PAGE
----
Showing posts with label Documents. Show all posts
Showing posts with label Documents. Show all posts

11 February 2009

Original And Copies

This is a very confusing topic for most of traders as well as bankers. The difference is only technical. In fact, I had tough time checking documents under letter of credit when it comes to establishing original or copies. 

Documents like Insurance Certificate, transport documents, official documents issued by third party do not require so much of scrutinizing as they are issued regularly on a daily basis to traders. 

These documents are always issued in original and copies. The problem is with the beneficiary or seller when issuing invoice or packing list.

What is original?

From the letter of credit point of view, original document is a document which does not bear any statement saying “copy” on the face of the invoice, for example. 

Even if the invoice is issued using preprinted stationery complete with address, contact number, seller’s trading mark and signed but bears a statement or stamp says “copy”, it is deemed to be a copy and not original. In the absence of the statement or stamp “copy”, the invoice is considered as original.

I had come across an invoice during my days way back in 1980s, from Hong Kong. It was hand written, signed and stamped with Chinese character in red. It did not bear any statement “original” or “copy”.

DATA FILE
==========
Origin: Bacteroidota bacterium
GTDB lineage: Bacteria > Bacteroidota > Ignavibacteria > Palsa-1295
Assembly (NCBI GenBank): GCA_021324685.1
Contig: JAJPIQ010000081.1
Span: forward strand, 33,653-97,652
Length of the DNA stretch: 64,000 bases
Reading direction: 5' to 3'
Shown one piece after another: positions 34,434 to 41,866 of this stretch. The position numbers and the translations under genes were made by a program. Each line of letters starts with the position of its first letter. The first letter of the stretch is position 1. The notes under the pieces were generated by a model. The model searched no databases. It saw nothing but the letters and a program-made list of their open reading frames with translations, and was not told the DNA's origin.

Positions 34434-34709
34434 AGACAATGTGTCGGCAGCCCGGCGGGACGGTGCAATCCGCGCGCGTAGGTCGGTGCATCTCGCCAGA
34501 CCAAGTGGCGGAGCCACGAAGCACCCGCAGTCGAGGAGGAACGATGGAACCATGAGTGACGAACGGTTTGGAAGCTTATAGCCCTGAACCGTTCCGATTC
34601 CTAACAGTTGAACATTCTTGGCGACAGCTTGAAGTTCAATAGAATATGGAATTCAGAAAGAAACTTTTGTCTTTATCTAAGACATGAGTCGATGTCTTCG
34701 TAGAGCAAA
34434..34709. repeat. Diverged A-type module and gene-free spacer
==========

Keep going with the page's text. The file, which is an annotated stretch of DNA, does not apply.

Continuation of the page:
This is, from the letter of credit point of view, an original invoice. An invoice which is computer generated is also original even if it is not signed by the issuer and does not bear statement “copy”. But if the letter of credit specifically requests for a signed invoice, it should be signed.

As a general rule, invoice issued using an issuer’s original stationery and does not bear any statement “copy” or computer generated or a carbon copy bearing the statement “original” is considered original. 

Take Bill of lading for example, it is always issued in multiple original, 1st original, 2nd original 3rd original and so on. The 2nd original onwards is customarily issued in carbon copies. But they are considered original because they bear the statement “original”.

To be safe and not to be caught with unnecessary discrepancy, I encourage you to issue all your invoices in original. Letter of credit may request 2 original and 2 copies. It is not a discrepancy if you present all 4 invoices in original.

03 February 2009

Original Invoice and Copies

Two days ago I received an email from abroad concerning “original” and “copies” of invoice. The issue of original and copies have been brought to the attention of ICC many years ago when UCP 500 was still in force. It was a big issue where there were cases ended up in legal disputes.

To make this very clear, I think it is best to look at four situations below:

1. LC requests original invoice
2. LC requests a specific number of original invoice
3. LC permits copies of invoice
4. LC does not mention original invoice or copies